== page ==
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Does closing an fstream guarantee a sync to the filesystem? I'm debating this with a co-worker and would need a definite reference. I'm intersted in what the standard says and also in what happens on windows with the Visual Studio implementation.

Also, if close doesn't imply a sync, is there a standard C++ way to ensure the sync is done?

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see answer at: – quetzalcoatl Oct 22 '13 at 8:56
possible duplicate of Force write of a file to disk -- it is not exact duplicate of this question, but one of the good answers precisely matches. – quetzalcoatl Oct 22 '13 at 8:56
You don't need to be concerned about whether the 'data is on the disk' for a following program. Even if it's only in the file system cache, the following program will see it. Otherwise the OS would be badly broken. You can certainly rely on fclose() implying fflush(). – EJP Oct 22 '13 at 9:06
@EJP: then read the standard and stop guessing: § (aka [filebuf.members]), item 6: "... the function closes the file (as if by calling std::fclose(file))." – DanielKO Oct 22 '13 at 9:18
@static_rtti From the C11 draft (I don't have the final document): says "A successful call to the fclose function causes the stream pointed to by stream to be flushed and the associated file to be closed. Any unwritten buffered data for the stream are delivered to the host environment to be written to the file [...]". What would be the point of closing a file if data could be lost? This if course doesn't guarantee the OS isn't caching the operations somewhere, that's the OS' problem now, read the OS documentation. On POSIX we can use fsync() to ensure the data is safe. – DanielKO Oct 22 '13 at 9:33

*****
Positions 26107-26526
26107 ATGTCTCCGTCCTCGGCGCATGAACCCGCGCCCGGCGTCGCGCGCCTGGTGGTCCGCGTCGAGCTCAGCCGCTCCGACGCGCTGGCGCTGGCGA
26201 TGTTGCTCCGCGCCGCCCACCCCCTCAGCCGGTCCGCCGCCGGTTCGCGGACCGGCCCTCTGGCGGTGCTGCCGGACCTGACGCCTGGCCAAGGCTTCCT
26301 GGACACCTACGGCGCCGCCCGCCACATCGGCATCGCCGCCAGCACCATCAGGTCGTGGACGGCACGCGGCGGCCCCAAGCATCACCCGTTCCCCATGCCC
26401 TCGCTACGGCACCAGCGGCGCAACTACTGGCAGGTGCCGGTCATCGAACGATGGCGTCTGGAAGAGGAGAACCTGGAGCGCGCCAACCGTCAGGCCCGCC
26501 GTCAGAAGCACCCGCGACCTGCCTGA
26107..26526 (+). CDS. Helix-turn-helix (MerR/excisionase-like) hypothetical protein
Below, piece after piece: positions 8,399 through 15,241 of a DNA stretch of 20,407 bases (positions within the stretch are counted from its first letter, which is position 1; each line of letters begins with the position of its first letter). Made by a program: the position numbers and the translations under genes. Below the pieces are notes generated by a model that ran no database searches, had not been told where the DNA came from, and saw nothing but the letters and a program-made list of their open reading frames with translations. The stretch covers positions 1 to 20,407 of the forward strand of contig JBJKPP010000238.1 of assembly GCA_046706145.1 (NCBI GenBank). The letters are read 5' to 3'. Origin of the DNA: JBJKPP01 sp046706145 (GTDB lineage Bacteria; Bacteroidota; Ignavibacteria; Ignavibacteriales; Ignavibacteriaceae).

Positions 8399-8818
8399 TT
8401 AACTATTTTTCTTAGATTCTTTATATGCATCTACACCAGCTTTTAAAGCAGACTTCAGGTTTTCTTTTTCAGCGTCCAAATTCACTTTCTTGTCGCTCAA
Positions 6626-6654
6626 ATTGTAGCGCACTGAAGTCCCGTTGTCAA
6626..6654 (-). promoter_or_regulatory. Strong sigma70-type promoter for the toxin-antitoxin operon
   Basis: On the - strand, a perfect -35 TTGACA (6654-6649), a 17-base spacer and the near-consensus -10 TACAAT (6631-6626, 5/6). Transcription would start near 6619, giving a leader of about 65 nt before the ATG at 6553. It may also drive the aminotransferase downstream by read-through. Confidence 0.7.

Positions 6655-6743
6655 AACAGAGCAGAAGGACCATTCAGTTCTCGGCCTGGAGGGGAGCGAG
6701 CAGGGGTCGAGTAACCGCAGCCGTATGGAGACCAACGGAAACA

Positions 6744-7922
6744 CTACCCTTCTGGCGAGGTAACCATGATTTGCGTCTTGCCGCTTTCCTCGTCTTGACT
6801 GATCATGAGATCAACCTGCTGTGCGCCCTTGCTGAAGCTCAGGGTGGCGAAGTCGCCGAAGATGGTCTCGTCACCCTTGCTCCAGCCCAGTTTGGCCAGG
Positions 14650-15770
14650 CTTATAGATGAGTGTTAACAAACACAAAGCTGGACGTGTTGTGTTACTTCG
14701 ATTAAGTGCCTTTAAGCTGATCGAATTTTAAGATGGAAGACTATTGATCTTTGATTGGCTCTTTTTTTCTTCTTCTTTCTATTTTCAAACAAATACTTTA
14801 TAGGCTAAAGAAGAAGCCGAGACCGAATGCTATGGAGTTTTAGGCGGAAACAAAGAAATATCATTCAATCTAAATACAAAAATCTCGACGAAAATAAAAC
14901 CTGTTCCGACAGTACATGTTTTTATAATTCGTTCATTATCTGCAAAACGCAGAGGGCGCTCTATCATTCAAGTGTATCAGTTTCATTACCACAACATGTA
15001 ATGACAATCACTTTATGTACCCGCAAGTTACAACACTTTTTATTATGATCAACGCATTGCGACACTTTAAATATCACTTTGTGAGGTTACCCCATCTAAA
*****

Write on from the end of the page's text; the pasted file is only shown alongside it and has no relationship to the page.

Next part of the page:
up vote 1 down vote accepted

I'm quite sure it's already sorted out how closing the filestream closes the buffers. So, now, the buffers:

draft of Std'1998: basic_filebuf* close();

6 Effects: If is_open() == false, returns a null pointer. If a put area exists, calls overflow(EOF) to flush characters. (...) Finally it closes the file (‘‘as if’’ by calling std::fclose(file)).308) If any of the calls to overflow or std::fclose fails then close fails.

Now, see the overflow(): (...)

I've then tried to trace it further, somewhere down there were some references to sync and sputc, but I was unable to trace the exact wording for how overflow guarantees flushing. It surely does, but sorry, my time's up today :/

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Thanks for your efforts! I hope someone qualified can take it up from there. – static_rtti Oct 22 '13 at 9:47

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